Finnish MP Päivi Räsänen is prosecuted for her Christian ethics on sexuality. Follow all developments here at CNE.news.

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Päivi Räsänen

Päivi Räsanen (born 1959) is a Finnish politician for the Christian Democrats. The Christian woman is best known for the lawsuits filed against her.

What are these court cases about?

About whether Päivi Räsänen had the right to express her views on Biblical teaching on (gay) sexuality. In her opinion, sexuality is reserved for within the marriage of a man and woman. She denies that homosexuality is equivalent to this and calls it sinful.

In June 2019, in a tweet to the Evangelical Lutheran Church in Finland, she asked whether the sponsorship for Pride Week was correct. "How can the church's doctrinal foundation, the Bible, be compatible with elevating sin and shame as reasons for pride?" she tweeted. Räsänen attached a picture of Romans 1:24-27.

This led to the first charge by the prosecutor, Maija Päivinen: insulting "homosexuals as a group" and sedition. According to the prosecutor, Räsänen sees gays as "inferior."

The second charge is related: In December 2019, Ms Räsänen was interviewed during a satirical radio programme entitled "What did Jesus think of gays?" During this broadcast, Räsänen was questioned about (traditional) marriage and sexuality. She stated it is " obvious that God did not originally create human beings as homosexuals." "He created a man and a woman and wanted them to be married to each other. And it is clearly sinful and against God's will if you have other sexual relations."

According to the prosecution, Räsänen had said "derogatory" in this programme that "homosexuals were not created by God like heterosexuals." In court, Räsänen and her lawyer vehemently denied that she had said that.

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Paivi Räsänen (r.) with a bible in her hand and her husband Niilo Räsänen at the arrival at the Helsinki District Court to attend a court session on 24 January 2022. Photo AFP, Antti Aimo-Koivisto

The third allegation is about something somewhat older. In 2004, Räsänen (a former doctor) wrote a Finnish brochure for the Luther Foundation entitled "Male and Female He created them". In it, she calls homosexuality a "developmental disorder." She denies that same-sex attraction is a normal and healthy variant of sexuality. On the contrary, it more often leads to a life of casual sexual contact than stable relationships. If homosexuality becomes normal, it makes young people especially vulnerable, as it becomes easier for adult men to contact underage boys.

The prosecution finds all this offensive and discriminatory. Räsänen's booklet "violates the equality and dignity of homosexuals and may incite intolerance, contempt and even hatred towards homosexuals," the prosecutor writes in her indictment. "Such statements insulting homosexuals are discriminatory and exceed the limits of freedom of expression and religion."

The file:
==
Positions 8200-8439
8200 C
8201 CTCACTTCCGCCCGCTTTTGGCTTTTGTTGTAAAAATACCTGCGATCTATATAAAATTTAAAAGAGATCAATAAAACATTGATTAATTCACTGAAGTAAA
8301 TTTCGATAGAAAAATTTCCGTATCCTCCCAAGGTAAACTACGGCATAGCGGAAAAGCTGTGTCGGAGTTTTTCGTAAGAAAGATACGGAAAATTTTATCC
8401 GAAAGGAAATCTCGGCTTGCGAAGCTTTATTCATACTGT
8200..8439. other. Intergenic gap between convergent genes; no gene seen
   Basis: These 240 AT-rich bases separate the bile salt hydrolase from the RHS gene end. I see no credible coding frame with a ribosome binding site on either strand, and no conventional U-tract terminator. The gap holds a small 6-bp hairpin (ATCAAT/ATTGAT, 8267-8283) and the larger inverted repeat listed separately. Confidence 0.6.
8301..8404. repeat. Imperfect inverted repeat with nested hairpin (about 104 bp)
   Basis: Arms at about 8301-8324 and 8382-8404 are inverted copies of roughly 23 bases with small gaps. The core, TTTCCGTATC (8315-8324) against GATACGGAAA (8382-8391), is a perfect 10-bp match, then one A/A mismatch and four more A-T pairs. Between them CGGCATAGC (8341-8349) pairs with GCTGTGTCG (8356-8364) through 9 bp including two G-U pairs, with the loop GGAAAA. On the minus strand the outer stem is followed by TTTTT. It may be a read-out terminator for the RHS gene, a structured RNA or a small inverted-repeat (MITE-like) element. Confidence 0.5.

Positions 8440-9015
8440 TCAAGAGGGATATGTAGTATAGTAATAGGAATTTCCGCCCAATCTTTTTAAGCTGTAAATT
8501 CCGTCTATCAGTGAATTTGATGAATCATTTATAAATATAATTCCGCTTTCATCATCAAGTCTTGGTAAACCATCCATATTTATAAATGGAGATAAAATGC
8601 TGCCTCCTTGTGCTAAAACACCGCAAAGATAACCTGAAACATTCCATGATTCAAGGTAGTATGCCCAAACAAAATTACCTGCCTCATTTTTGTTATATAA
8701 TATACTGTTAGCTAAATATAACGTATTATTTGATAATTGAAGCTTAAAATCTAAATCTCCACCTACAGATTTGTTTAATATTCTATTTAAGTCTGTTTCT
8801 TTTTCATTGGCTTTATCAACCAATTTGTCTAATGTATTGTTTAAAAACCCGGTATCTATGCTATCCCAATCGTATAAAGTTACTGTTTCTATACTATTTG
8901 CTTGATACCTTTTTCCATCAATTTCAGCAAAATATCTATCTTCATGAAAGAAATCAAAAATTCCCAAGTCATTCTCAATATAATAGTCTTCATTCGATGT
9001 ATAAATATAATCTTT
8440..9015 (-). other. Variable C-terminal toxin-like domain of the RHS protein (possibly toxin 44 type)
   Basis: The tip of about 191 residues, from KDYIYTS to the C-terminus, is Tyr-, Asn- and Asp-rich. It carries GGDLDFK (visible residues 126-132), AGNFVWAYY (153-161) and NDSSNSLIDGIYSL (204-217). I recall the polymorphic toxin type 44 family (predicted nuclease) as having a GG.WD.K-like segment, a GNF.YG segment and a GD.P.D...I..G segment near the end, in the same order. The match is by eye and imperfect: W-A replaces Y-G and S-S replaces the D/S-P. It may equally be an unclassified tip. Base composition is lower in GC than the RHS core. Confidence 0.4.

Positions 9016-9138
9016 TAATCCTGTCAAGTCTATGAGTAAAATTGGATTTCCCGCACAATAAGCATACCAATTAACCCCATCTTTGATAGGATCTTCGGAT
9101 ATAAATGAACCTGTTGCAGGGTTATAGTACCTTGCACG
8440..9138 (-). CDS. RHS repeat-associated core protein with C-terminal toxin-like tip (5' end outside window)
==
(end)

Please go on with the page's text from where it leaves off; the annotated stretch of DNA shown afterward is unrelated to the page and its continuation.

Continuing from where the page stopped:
The politician denies any hatred of homosexuals. In February, she said in court, "My motive is love because my opinion comes from the loving Word of God." Her lawyer argued that little is left of Christianity if you can no longer talk about "shame and sin".

Räsänen appeared in court with a Lutheran bishop. What is his role?

Bishop Juhana Pohjola is the director of the Luther Foundation, which published the brochure. In this way, he is connected to the case.

What could be the consequences of the Räsänen case?

If the court rules that Räsänen should not have said and written this, it naturally leads to the question of how Christian ethics must be taught.

As elsewhere in the Western world, Finnish Christians are used to the fact that multiple views of sexuality coexist: the traditional one, which says that the marriage bond binds and protects both partners and the modern one, which states that sex is an individual issue, whether heterosexual, homosexual or something else, which everyone must decide for themselves. If Räsänen is condemned, that first option will become socially undesirable. This will have far-reaching consequences for Christians' freedom of expression in Finland.

What consequences will this have for the rest of Europe?

Those consequences will only be once the European Court of Human Rights (ECtHR) in Strasbourg rules. Because all member states have their own traditions, the ECtHR has always been very cautious about religious freedom. So, a landmark ruling need not be expected from that side.